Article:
The cross-party Oireachtas committee in Dublin has recommended that abortion up to twelve weeks be made available to any woman who asks for one. The debate leading up to the repeal of the Eighth Amendment of the Constitution, which would be necessary to make the Oireachtas committee’s recommendation law, will generate a great deal of strong feeling on both sides of the argument.
In any rational argument or discussion, it’s important to deal in facts, however inconvenient they may be. So here are some facts about a 12-week-old foetus/baby.
What does it look like?
- At 12 weeks you can hear the foetus/baby’s heart-beat. It’ll be around 160 beats a minute – twice that of a normal adult
- Its finger and toenails appear
- It can suck its thumb and gets hiccups
- Its pancreas is functioning and producing insulin.
- It has a chin, a nose, a face.
- Its vocal chords are complete and it can cry silently.
- Its brain is fully formed
- It can feel pain.
What happens when a 12-week old foetus/baby is aborted?
- Assuming that the abortion is done surgically, the cervix is dilated, a tube attached to a suction machine is inserted, so that the placenta and the developing foetus/baby can be suctioned out.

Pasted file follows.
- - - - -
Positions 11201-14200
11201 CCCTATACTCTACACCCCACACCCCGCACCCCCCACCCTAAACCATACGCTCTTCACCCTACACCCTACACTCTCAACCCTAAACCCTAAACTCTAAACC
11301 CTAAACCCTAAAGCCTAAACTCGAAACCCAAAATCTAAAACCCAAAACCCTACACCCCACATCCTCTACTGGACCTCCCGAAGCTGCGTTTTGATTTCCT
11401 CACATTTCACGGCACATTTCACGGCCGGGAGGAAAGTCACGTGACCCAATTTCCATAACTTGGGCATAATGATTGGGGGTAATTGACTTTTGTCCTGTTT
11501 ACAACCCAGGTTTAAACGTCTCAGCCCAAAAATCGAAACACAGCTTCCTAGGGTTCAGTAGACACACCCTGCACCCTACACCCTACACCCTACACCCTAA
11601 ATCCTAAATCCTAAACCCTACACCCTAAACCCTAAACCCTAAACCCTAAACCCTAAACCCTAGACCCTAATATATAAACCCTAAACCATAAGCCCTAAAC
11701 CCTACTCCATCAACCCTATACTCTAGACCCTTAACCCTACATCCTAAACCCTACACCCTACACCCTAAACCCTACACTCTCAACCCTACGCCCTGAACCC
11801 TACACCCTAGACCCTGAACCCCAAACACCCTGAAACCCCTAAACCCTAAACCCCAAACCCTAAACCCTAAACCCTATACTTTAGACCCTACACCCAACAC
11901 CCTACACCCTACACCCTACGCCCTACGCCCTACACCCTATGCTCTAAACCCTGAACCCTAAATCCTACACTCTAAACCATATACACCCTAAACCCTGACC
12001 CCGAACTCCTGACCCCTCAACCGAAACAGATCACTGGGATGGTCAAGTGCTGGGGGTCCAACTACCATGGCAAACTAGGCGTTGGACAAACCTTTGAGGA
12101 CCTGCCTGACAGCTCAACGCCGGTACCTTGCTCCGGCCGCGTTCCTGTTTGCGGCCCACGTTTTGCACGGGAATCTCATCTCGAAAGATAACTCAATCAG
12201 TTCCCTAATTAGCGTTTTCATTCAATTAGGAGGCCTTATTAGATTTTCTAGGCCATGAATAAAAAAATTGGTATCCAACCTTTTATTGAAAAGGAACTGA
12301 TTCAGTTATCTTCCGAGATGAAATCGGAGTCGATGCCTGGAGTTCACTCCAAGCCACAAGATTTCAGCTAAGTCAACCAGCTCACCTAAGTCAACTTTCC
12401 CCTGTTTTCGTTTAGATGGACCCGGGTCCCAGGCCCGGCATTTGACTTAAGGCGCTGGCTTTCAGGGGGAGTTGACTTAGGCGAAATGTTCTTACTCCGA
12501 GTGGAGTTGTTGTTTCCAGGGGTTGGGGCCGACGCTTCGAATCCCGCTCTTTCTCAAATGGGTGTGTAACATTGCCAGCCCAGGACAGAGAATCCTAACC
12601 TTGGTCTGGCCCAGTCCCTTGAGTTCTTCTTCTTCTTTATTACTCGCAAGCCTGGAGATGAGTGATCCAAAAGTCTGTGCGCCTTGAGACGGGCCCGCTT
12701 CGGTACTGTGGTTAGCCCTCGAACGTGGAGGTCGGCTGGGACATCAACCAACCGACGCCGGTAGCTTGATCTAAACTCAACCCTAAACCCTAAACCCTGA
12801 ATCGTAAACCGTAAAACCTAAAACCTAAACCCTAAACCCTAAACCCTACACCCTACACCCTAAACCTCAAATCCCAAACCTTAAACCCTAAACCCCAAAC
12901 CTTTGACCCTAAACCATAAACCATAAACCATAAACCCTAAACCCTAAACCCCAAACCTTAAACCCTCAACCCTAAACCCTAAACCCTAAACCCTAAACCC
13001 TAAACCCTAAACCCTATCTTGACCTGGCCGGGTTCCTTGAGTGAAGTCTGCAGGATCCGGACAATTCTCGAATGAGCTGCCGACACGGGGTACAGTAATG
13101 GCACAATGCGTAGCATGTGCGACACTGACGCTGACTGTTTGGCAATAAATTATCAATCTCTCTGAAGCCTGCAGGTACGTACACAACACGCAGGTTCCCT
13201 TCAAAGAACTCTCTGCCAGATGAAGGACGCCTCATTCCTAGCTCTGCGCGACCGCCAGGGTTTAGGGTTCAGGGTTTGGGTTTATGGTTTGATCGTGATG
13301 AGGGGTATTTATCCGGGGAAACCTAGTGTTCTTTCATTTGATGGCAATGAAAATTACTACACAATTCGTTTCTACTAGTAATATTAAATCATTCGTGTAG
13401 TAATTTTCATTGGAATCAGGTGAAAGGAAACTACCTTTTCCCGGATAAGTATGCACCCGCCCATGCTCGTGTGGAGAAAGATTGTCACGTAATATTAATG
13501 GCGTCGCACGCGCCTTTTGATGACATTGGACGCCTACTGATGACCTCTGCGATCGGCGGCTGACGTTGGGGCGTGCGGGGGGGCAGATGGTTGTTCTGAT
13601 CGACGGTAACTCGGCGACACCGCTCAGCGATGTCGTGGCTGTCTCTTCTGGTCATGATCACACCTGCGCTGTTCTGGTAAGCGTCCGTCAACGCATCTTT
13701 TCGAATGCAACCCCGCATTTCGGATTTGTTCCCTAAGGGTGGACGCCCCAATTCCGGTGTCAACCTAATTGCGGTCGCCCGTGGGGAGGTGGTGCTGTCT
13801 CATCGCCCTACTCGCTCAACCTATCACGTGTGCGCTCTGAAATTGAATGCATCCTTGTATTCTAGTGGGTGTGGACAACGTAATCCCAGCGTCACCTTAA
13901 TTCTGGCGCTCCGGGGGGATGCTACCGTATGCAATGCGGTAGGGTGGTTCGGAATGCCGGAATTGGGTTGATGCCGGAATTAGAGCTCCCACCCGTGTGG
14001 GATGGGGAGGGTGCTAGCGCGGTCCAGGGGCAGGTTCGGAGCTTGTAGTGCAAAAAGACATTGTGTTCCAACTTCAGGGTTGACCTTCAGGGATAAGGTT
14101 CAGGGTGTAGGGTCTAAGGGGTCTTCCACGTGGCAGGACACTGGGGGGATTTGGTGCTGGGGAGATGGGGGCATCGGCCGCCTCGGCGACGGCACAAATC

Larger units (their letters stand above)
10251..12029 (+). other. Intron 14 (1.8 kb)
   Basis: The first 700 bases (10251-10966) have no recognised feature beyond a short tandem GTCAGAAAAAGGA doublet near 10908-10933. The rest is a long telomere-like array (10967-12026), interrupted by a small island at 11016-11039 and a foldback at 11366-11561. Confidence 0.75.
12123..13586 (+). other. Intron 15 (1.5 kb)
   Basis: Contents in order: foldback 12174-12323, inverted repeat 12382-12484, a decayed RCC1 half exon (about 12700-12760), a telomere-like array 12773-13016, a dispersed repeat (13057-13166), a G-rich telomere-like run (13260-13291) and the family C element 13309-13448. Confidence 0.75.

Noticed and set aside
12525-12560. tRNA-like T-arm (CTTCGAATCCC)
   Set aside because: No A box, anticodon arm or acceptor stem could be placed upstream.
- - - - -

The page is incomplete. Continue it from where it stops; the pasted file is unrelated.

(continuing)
- After the abortion, the doctor examines what has been suctioned out, to make sure no part of the foetus/baby has been left behind. S/he needs to place the suctioned parts of the foetus/baby together, to verify that it has two arms, two legs, etc.
I’m not sure what the coming debate in the south will achieve, since the division is clear from the start. If you believe that what is in the womb is a small human being, then you will be opposed to abortion: causing pain to a tiny defenceless human being, let alone ripping him/her apart, is unthinkable. If you believe that what is in the womb is not a small human being, then you will be happy to give your assent to the suctioning of this non-human from the womb and disposing of its pieces.
Whether the foetus/baby is the result of incest or rape will not change any of the above facts.
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